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Message for newbies.

Posted by andrew78 6 (My Page) on
Sat, Aug 17, 13 at 7:54

I just wanted to let the newbies here know that even if you have had your trees for a couple years and they have not bloomed for you(even when you have done everything you can), please don't throw in the towel!

This summer in New York state has been terrible. We just cannot seem to warm up enough for much of anything to do well. None of my figs have produced yet, I have a 5ft tall gardenia that produced one bud, while my other smaller gardenoa produced none, and my plumeria......out of 150+ maybe 6 or 7 have produced inflos!!!!! I expected to have can awesome year for inflos and blooming, especially when I had around 20 that produced inflos over late winter, early spring. The only reason why I had plumeria that produced inflos was because of my 600 watt HPS light.

This coming winter, I plan on adding more lights. What I think I will do, is start waking my trees up in January or February. This way they will have more time to grow and hopefully produce inflos. My biggest issue with doing this was spider mites but I now have hope. A friend of mine on Facebook told me to try horticultural oil. He said that it will help keep pests from sticking to the leaves and branches. I just wonder if I will have to spray more than once. I will post my results here. I also know that fans help. If you can keep good air circulation, it will also discourage pests from attacking the plumeria.

I am hoping that doing all of this will help me to have more inflos and blooms next summer!

Andrew


Follow-Up Postings:

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RE: Message for newbies.

Andrew, I know many will appreciate this inspiration to persevere!

I've never used horticultural oil indoors, but it seems to have a lasting effect when I use it on my sagos outdoors (asian scale problems.) Based on that I can't imagine having to do it more than once indoors?

For the Sagos I use 1tsp per gallon (along with 2tsp Malathion to help kill off the scale.) I am not sure what rate of oil would be appropriate for Plumeria but someone here surely has tried it and can say.

Good luck!


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RE: Message for newbies.

Thank You, Andrew and "irun5k", yours are very helpful tips about the horticultural oil and adding malathion to prevent pests from attacking the plumerias. I have been bringing, mine,indoors(my living room as south exposure). I usually start waking them up in February. Where can I find the oil in California, especially my area? Does OHS has it or do I have to order online ? Thanks again to both of you.
Annamaria


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RE: Message for newbies.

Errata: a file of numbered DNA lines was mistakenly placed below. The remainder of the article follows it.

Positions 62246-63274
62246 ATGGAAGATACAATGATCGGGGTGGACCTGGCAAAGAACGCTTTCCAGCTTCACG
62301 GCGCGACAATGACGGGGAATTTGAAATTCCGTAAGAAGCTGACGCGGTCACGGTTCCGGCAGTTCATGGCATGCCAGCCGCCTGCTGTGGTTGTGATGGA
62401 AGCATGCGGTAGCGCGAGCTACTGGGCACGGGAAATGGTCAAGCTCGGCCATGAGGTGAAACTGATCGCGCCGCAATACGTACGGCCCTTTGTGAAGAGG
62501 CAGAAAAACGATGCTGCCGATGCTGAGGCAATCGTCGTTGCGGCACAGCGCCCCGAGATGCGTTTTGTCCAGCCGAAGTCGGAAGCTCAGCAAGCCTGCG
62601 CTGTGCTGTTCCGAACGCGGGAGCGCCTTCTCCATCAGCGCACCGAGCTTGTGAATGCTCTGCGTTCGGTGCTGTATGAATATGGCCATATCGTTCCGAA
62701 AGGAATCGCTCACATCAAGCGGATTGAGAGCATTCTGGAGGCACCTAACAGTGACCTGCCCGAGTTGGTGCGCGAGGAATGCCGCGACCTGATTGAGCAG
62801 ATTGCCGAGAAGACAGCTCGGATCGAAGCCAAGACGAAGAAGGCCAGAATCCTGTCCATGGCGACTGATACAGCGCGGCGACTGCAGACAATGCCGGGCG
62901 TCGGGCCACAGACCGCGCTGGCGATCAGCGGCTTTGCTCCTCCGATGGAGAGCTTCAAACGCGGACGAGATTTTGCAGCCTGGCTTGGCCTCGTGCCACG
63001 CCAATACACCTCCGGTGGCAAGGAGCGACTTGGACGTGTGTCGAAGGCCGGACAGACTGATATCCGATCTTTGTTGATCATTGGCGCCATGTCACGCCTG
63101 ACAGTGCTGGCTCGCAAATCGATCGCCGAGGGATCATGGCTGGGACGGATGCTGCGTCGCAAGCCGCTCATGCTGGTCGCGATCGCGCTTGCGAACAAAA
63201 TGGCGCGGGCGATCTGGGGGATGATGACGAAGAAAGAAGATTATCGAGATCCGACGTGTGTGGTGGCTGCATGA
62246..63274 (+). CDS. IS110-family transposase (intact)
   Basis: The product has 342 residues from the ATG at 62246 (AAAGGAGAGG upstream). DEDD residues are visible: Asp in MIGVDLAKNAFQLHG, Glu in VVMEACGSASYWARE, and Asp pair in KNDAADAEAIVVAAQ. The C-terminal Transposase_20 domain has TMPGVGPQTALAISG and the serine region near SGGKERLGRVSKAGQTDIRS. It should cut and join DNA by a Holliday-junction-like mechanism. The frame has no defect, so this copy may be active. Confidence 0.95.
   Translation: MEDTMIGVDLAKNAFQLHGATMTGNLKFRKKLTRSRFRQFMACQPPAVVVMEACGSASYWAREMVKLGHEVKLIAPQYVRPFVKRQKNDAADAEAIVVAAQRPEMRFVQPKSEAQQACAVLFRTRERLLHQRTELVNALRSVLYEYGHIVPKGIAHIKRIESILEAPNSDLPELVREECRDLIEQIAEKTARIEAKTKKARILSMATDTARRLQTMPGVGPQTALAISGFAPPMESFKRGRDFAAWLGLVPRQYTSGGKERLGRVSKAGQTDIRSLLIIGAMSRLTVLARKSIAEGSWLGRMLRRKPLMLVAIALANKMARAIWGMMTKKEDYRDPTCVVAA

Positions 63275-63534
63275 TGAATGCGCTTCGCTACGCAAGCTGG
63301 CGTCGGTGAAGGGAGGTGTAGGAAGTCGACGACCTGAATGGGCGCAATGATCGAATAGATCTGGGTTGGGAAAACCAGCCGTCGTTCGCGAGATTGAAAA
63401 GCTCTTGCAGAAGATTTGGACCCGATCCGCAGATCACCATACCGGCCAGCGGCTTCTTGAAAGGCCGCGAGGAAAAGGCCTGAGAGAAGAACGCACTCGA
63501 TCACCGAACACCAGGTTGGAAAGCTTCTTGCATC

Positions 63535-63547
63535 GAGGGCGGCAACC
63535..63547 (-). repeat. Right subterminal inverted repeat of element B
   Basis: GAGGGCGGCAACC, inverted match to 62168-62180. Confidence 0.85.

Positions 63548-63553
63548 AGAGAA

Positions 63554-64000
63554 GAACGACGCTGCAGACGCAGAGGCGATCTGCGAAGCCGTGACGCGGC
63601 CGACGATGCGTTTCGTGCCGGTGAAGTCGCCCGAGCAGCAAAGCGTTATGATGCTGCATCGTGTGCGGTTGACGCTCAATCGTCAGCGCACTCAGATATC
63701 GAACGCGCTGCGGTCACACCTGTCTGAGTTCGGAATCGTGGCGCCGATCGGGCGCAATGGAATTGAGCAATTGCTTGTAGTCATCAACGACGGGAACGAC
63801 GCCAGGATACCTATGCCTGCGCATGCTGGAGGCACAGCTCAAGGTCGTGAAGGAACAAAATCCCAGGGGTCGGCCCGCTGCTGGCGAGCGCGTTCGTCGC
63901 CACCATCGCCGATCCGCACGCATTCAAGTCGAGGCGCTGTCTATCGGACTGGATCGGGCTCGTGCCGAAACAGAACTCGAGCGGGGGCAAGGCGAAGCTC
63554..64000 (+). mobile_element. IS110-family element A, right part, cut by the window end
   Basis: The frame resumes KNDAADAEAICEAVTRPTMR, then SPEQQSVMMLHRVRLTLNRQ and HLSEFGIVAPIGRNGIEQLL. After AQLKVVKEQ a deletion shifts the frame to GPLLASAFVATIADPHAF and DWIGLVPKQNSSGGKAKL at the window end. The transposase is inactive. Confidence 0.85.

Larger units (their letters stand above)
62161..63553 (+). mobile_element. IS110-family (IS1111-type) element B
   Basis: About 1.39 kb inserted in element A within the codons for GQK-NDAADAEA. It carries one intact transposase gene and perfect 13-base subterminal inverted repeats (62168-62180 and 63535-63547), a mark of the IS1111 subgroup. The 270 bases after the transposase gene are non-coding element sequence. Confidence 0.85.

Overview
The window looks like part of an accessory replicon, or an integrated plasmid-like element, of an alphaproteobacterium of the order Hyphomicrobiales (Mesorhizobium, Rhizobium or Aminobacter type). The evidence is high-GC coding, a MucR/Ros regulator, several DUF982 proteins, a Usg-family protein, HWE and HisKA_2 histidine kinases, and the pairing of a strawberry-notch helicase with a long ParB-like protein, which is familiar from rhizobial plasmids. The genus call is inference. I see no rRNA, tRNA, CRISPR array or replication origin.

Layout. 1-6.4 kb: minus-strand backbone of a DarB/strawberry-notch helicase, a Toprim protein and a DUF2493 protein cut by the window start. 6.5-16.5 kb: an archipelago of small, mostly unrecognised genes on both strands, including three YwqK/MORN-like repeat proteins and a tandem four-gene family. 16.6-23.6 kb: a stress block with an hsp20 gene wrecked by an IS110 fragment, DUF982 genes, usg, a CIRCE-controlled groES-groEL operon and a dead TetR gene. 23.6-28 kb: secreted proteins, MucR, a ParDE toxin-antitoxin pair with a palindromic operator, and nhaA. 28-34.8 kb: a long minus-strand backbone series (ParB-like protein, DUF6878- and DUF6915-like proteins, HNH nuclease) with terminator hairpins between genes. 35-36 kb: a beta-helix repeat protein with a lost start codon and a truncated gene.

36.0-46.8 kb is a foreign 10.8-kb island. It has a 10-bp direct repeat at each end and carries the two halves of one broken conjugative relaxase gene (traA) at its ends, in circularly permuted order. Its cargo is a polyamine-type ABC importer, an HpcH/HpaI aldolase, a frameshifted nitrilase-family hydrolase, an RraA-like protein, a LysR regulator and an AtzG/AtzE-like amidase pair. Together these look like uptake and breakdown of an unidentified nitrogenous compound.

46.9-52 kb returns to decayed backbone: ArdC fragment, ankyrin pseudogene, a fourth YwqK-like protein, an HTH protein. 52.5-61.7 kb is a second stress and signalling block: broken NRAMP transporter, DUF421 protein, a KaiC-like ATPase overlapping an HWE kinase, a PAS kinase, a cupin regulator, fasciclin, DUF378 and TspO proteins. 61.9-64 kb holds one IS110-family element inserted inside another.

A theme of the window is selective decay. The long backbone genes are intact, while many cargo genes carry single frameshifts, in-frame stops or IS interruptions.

Thanks for the encouragement for patience. I bought a rooted cutting three or so years ago (maybe longer). It's grown to over 5' tall, didn't put on a second branch until last year and it still hasn't bloomed. Lots of leaves, lots of sun, no flowers.

I don't even remember what cultivar is it. I bring it in every winter, take it back out every spring and hope. My husband calls it the Big Green Stick.

One day my stick will bloom. ;)

Cynthia


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RE: Message for newbies.

  • Posted by No-Clue So Cal Zone 10 (My Page) on
    Mon, Aug 19, 13 at 13:59

Yep we got some funky weather here as well. So far very mild for August. The only warm spell we had were back in June. So only 25 out of my 80 plants are blooming or will be blooming this summer thus far. I have been inflo spotting but I'm not detecting anything new.

So needless to say I'm very disappointed as well. :(


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RE: Message for newbies.

Nobody gives up on this forum...we just change our tactics. I have a few seedlings that are on "plan Z."

Plan AA is give them to Emily. : )


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RE: Message for newbies.

Andrew - why wake your plants up at all? You've got the light, why not just keep them growing the whole time? Less chance of disease if they don't go dormant.

Side note - HPS great for setting inflows
Metal halide great for green growth

Personally, if your going to get more lights, I'd definately invest in a good led. You'll get a much better spectrum of light, plenty of power, & they're cheaper on the electric bill.

Peace & happy growing,
Jason


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RE: Message for newbies.

Sorry, again for commenting a Bit Late, what are "HPS" and "metal halide ? Please let me know!!! Also....my plumerias still had "inflos" before I took them indoors, a couple of weeks ago...because of impending frost, into my living room(south exposure)!!! Should I keep watering sparingly even as they are shedding leaves? I usually see growth on my Plumerias by February !!!!
Annamaria


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RE: Message for newbies.

  • Posted by mksmth oklahoma 7a (My Page) on
    Thu, Dec 12, 13 at 16:47

Fancy

HPS is short for High Pressure Sodium. The orange colored street lights are HPS

Metal Halide is another high intensity discharge type of lighting. It is more of white light that most parking lot light poles use. Some say it is the closest to natural sunlight.

Both have specific and different advantages for flowering and leaf growth.

Mike


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